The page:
Date
11 December 2017
Groking Lab’s co-founder and CEO Serena Pau shares her experience in starting her business and launching its first product, Ozmo. The  smart-bottle tracks users’ beverage consumption. Photo: HKEJ
Groking Lab’s co-founder and CEO Serena Pau shares her experience in starting her business and launching its first product, Ozmo. The smart-bottle tracks users’ beverage consumption. Photo: HKEJ

Startups from a woman founder’s perspective

Busy people tend to ignore the basic needs of their bodies, especially when it comes to drinking water. That is why Groking Lab has developed Ozmo, a smart-bottle and app which track users’ beverage consumption and help them achieve well-balanced drinking habits.

After her brother died of leukemia, Groking co-founder and chief executive Serena Pau became increasingly health-conscious. That became the catalyst for her to co-found the tech startup and create its first product, Ozmo, three years ago.

Ozmo tracks the daily water and coffee intake, location and weather associated with its users. The smart-bottle syncs with the Ozmo app via Bluetooth to give you personalized alerts when you’re becoming dehydrated.

Launched with Kickstarter and accelerated by Amazon, Ozmo has users in more than 80 countries. The company will enter the Chinese market next month, targeting pregnant women, Pau told the Hong Kong Economic Journal.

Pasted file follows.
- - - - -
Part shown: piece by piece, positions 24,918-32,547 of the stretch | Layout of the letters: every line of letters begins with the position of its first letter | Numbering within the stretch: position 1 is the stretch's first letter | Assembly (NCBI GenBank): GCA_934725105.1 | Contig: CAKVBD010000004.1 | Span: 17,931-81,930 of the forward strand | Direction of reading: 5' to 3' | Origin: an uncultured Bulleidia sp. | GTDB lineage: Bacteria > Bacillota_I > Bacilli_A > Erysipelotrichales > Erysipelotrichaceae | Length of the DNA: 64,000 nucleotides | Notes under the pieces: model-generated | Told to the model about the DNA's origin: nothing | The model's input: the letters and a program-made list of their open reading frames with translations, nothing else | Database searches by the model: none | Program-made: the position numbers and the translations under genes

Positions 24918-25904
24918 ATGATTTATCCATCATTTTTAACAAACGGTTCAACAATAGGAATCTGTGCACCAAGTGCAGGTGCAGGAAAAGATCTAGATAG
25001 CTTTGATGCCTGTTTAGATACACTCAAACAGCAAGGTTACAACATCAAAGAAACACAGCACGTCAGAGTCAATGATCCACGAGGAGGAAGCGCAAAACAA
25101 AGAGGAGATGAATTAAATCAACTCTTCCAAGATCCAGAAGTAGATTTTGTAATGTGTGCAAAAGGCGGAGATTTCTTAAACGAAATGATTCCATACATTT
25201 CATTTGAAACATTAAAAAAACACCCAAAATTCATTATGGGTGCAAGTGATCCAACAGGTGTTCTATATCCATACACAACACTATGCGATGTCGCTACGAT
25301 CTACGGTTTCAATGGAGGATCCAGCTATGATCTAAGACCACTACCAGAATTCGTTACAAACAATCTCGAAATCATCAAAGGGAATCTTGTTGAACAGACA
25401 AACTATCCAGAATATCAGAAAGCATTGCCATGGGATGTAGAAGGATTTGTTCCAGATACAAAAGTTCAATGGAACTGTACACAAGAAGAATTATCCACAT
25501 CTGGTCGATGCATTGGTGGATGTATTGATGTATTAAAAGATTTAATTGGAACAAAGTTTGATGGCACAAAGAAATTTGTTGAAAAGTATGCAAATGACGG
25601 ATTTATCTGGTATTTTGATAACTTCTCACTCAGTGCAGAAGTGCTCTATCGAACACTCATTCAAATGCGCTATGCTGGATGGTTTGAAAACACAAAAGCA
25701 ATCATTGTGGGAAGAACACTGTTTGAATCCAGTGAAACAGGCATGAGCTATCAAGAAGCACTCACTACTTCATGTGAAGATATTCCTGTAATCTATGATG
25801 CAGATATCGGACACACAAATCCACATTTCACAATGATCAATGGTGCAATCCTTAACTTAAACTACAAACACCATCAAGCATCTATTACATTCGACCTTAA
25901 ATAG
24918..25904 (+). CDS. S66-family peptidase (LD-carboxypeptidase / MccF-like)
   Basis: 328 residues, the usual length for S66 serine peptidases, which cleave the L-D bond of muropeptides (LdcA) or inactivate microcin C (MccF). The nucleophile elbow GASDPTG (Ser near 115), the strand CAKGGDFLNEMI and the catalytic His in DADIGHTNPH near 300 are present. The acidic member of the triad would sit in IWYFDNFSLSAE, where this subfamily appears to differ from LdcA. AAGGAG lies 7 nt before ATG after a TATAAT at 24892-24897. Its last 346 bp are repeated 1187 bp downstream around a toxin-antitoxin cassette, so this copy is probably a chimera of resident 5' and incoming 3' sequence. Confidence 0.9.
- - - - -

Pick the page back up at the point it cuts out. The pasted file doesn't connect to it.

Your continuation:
Starting a new company is never easy. Traveling around Hong Kong, mainland China, the US and Singapore, Pau has attended numerous pitch events in two years. But even in the startup-crazed Chinese market, Pau has difficulty picking the right investors for her firm.

“Chinese startups and investors look for disruptive technology. While robotics startups grab much attention, tech firms with a team of professionals with PhDs are also investors’ favorite,” Pau said.

With investors flocking to “futuristic technologies”, Pau holds a contrary view. “Not everyone needs robots, but everyone needs to drink water,” Pau said. “Somebody needs to do something real and meaningful.”

In contrast with Chinese startup investors, those in the West are more practical and realistic, focusing on business model. “As long as you can convince them with a solid revenue model based on facts and figures, they are willing to fund your business and help you go global,” Pau said.

An interesting group of investors would be from Singapore, where investors are deeply embedded in the local consciousness. They are inclined to look for startups planning to get a foothold in the Singapore market, according to Pau.

Considering the local startup market, Pau admits that pitching to Hong Kong investors is most difficult for startups like hers. “I was once told privately in a startup competition that local investors want a quick and high return — higher than property investment — on their startup investment. Thus, fintech startups are more to their liking.”

Also worth mentioning is the gender gap in startup funding, Pau said, as female entrepreneurs are treated differently. And there are lots of examples. “At normal pitch nights, male entrepreneurs would be asked to describe the future prospects of their business, while at the women’s pitch nights, entrepreneurs would be asked to discuss their personal profiles.”

This article appeared in the Hong Kong Economic Journal on Oct. 30

Translation by Ben Ng

[Chinese version 中文版]

– Contact us at [email protected]

BN/RT/RA

EJI Weekly Newsletter

Please click here to unsubscribe